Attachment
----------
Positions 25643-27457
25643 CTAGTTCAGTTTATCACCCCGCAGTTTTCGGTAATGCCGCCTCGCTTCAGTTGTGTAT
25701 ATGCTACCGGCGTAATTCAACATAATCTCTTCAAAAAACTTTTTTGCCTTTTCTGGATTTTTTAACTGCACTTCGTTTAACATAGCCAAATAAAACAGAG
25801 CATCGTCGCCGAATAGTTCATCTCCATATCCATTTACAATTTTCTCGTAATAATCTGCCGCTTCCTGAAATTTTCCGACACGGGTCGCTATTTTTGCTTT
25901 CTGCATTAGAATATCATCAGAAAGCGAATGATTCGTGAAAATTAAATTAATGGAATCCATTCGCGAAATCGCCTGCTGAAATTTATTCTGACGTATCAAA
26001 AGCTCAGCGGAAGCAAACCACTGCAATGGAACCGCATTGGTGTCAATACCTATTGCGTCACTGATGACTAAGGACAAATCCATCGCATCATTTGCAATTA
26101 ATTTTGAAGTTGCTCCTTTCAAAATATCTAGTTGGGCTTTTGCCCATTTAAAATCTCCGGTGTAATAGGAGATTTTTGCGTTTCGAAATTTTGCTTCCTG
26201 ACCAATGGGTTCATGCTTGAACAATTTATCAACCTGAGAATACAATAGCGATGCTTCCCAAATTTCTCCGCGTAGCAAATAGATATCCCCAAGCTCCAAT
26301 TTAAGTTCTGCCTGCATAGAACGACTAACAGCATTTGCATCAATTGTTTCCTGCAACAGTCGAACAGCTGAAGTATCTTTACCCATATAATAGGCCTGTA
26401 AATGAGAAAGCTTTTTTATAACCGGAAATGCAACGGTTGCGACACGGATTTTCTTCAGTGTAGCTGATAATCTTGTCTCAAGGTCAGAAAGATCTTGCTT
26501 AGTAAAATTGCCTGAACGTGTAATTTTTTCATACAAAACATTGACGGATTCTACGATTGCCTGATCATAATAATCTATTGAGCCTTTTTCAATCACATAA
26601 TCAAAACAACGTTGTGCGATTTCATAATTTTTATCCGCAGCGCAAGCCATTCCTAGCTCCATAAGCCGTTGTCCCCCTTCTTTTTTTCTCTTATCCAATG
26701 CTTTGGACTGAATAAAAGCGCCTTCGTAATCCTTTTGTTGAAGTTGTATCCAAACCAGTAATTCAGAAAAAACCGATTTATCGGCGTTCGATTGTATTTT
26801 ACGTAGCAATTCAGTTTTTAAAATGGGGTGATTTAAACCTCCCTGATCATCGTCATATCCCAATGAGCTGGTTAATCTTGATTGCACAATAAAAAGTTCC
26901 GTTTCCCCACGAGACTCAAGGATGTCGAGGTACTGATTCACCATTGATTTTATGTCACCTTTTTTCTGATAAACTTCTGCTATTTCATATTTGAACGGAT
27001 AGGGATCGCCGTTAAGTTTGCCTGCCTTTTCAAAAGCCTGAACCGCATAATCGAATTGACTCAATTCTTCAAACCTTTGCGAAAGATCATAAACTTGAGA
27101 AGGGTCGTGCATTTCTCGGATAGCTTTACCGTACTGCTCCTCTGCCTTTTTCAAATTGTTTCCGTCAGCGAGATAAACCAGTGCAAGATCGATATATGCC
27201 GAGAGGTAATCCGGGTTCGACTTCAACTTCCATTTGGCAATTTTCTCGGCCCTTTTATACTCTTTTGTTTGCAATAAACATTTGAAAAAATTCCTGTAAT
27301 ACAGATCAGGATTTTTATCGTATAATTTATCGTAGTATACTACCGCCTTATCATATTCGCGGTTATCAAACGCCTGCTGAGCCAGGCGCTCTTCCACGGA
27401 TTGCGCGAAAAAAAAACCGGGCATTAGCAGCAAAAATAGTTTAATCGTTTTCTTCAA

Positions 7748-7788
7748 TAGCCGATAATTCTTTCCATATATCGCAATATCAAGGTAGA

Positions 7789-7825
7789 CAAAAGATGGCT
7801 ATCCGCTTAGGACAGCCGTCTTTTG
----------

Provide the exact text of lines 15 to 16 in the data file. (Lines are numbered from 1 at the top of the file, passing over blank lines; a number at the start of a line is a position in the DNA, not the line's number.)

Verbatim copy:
26901 GTTTCCCCACGAGACTCAAGGATGTCGAGGTACTGATTCACCATTGATTTTATGTCACCTTTTTTCTGATAAACTTCTGCTATTTCATATTTGAACGGAT
27001 AGGGATCGCCGTTAAGTTTGCCTGCCTTTTCAAAAGCCTGAACCGCATAATCGAATTGACTCAATTCTTCAAACCTTTGCGAAAGATCATAAACTTGAGA